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Cohering vs. non-cohering affixes

Like Dutch, Afrikaans has cohering and non-cohering affixes (the terms were introduced in Dixon 1977). The distinction between cohering and non-cohering affixes pertains to the interface between morphology and phonology: cohering affixes form a prosodic word with their stem, while non-cohering affixes are prosodic words of their own. Thus, the morphological boundary of a cohering affix does not necessarily coincide with a prosodic boundary. All non-native suffixes and most native suffixes are cohering. A number of native suffixes, however, are non-cohering. These are the following suffixes, which were all historically independent words: -agtig, -baar, -dom, -heid, -ling, -loos, -skap, -saam . For the same historical reason, affixoids are always non-cohering.

The distinction is easy to see by comparing the syllabification of the words geel·agtig like yellow and gel·erig yellowish. Since -agtig is a non-cohering suffix, the syllable boundary of geel·agtig falls after the final consonant of the stem geel: /xelˈɑx.tǝx/. By contrast, -erig is cohering, and so the stem and suffix are syllabified as a unit and the final consonant of the stem geel becomes the onset of the second syllable: /ˈxe.lǝ.rǝx/.

Afrikaans prefixes are all non-cohering, that is, they do not form one prosodic word with the stem. This can be seen in the way prefixed words are syllabified: the syllable boundary between a prefix and stem is the same as the morpheme boundary. An illustrative example is the derived verb ver·as /fərˈɑs/ [[ver](VBZ)[as](N)](V) VBZ·ash incinerate, which forms a minimal pair with the stem verras /fəˈrɑs/ to surprise (the two [r] sounds are reduced to one by degemination).


The system of Afrikaans cohering and non-cohering affixes overlaps with that of Dutch to a large extent. The analysis of the Afrikaans system below is therefore based on the same Dutch topic.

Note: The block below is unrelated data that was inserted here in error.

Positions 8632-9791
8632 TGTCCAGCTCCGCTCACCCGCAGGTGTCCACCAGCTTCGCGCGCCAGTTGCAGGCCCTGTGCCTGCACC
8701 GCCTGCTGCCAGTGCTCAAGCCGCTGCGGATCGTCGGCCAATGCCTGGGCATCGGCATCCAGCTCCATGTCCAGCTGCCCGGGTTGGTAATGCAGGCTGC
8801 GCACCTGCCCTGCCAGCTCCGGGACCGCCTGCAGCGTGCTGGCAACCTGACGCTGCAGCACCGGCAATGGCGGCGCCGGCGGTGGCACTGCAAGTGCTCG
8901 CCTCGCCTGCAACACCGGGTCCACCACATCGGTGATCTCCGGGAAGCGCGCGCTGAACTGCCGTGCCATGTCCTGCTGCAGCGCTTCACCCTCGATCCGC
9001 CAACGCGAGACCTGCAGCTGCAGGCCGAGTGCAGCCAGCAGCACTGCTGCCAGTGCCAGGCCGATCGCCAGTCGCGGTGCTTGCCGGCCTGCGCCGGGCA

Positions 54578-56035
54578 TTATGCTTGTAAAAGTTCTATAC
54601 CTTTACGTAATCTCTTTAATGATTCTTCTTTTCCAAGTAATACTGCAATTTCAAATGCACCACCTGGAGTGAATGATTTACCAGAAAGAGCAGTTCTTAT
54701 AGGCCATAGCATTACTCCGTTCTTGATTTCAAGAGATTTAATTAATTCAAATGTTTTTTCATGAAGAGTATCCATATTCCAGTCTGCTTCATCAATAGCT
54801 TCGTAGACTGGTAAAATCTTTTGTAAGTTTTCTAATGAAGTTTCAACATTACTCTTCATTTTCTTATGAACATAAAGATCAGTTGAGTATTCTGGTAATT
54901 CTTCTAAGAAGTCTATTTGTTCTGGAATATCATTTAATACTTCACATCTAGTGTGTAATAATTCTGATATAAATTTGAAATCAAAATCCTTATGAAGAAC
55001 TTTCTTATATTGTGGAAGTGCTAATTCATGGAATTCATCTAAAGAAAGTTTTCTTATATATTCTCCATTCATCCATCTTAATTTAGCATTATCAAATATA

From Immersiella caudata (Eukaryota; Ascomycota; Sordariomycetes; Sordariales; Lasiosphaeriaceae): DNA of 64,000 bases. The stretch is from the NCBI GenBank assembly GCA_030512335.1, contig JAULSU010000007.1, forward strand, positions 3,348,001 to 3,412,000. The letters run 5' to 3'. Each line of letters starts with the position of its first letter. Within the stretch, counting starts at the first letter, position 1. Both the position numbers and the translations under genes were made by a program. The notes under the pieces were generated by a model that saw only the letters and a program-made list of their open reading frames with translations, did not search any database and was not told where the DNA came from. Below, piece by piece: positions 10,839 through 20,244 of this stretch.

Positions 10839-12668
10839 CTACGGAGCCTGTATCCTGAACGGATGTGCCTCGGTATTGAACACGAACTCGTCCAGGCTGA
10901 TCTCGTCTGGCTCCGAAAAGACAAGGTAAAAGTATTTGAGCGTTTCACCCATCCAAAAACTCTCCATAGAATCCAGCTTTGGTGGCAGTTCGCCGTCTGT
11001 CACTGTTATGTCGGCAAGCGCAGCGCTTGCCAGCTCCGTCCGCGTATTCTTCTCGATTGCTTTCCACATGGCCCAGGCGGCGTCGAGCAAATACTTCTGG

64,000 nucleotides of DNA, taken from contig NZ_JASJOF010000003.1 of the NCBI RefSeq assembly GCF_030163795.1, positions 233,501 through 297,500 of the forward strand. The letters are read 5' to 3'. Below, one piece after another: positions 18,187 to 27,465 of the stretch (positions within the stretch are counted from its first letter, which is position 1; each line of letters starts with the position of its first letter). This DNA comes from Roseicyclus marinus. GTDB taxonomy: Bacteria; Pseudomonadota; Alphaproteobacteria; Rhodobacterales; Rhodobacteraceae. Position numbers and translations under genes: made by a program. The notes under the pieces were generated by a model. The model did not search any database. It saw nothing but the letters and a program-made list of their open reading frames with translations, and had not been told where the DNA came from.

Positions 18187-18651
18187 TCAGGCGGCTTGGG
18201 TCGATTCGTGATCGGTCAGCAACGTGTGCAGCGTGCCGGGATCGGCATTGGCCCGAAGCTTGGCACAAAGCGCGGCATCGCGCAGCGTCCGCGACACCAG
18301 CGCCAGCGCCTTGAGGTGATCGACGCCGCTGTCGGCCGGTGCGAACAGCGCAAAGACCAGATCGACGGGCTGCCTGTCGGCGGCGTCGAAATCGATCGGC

While Afrikaans prefixes are non-cohering, the morphological boundary may be blurred in fast speech, because syllabification then applies across the prefix boundary. Compare for instance ver·en·ig·ing society, which might be pronounced in fast speech as /fəˈre.nə.xəŋ/.

The boundary between a prefix and stem also blocks the process of pre-vocalic schwa-deletion that applies without exceptions within a prosodic word. For instance, the schwa of be- is not deleted in be·їn·druk /bǝˈǝn.drœk/ to impress somebody.

Note that prefixes, although non-cohering in nature, only form a prosodic word of their own if they contain at least one full vowel. Hence, a prefix like be- /bə/ is not a prosodic word.

If a cohering suffix is attached to a compound, it will form a prosodic word with the last prosodic word of the compound. For instance, the prosodic and morphological structure of the word god·s·dienst·ig religious (derived from the compound god·s·diens religion) are as follows:


The prosodic difference between these two types of suffix can also be observed in gapping in complex words.


The distinction between these types of suffixes in Dutch is discussed in detail in Booij (1995).


  • Booij, Geert1995The phonology of DutchOxfordOxford University Press
  • Dixon, R.M.W1977A grammar of YidinCambridge UP
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